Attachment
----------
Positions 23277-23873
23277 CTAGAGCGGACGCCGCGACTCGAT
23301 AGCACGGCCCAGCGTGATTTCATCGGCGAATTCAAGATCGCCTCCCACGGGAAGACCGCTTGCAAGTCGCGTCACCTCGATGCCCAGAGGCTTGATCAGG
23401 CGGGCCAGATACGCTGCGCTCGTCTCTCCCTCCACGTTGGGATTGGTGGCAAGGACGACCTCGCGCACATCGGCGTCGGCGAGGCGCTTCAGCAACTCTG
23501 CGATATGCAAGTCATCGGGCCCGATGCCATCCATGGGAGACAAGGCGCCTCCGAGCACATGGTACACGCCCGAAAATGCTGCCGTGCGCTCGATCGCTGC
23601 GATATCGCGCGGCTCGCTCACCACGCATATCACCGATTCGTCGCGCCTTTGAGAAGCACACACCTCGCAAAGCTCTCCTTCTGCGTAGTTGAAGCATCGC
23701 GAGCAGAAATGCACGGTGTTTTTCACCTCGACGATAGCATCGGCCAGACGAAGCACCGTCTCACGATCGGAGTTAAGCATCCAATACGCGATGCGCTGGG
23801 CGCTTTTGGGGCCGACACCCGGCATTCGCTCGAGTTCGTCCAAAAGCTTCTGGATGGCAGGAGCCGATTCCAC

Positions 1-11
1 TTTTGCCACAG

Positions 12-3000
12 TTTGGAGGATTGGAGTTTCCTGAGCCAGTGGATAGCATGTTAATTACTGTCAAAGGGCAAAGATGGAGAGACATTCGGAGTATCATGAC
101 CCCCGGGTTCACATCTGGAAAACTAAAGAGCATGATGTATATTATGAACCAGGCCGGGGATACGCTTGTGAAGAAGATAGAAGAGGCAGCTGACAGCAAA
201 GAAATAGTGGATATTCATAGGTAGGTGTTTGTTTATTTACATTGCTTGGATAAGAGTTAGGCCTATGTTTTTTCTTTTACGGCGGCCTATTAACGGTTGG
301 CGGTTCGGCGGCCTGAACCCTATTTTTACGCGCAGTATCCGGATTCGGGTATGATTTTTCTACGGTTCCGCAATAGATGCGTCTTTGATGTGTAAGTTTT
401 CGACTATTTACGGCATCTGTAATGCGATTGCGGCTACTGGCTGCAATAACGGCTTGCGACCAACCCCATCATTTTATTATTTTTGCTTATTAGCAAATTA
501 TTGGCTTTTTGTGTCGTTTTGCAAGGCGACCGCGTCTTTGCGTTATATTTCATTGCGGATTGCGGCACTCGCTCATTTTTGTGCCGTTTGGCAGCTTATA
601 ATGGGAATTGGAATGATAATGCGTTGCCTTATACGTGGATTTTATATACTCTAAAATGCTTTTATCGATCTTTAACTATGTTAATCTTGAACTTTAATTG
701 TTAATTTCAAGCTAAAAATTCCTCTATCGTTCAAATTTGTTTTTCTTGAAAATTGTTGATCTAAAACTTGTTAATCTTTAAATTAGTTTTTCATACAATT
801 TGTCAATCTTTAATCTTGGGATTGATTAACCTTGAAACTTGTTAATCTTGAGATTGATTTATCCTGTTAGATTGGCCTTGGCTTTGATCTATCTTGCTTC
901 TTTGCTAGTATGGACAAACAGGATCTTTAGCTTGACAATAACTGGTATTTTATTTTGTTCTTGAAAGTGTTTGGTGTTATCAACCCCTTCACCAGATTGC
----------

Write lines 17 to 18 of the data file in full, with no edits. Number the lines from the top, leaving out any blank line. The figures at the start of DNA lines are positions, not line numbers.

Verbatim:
501 TTGGCTTTTTGTGTCGTTTTGCAAGGCGACCGCGTCTTTGCGTTATATTTCATTGCGGATTGCGGCACTCGCTCATTTTTGTGCCGTTTGGCAGCTTATA
601 ATGGGAATTGGAATGATAATGCGTTGCCTTATACGTGGATTTTATATACTCTAAAATGCTTTTATCGATCTTTAACTATGTTAATCTTGAACTTTAATTG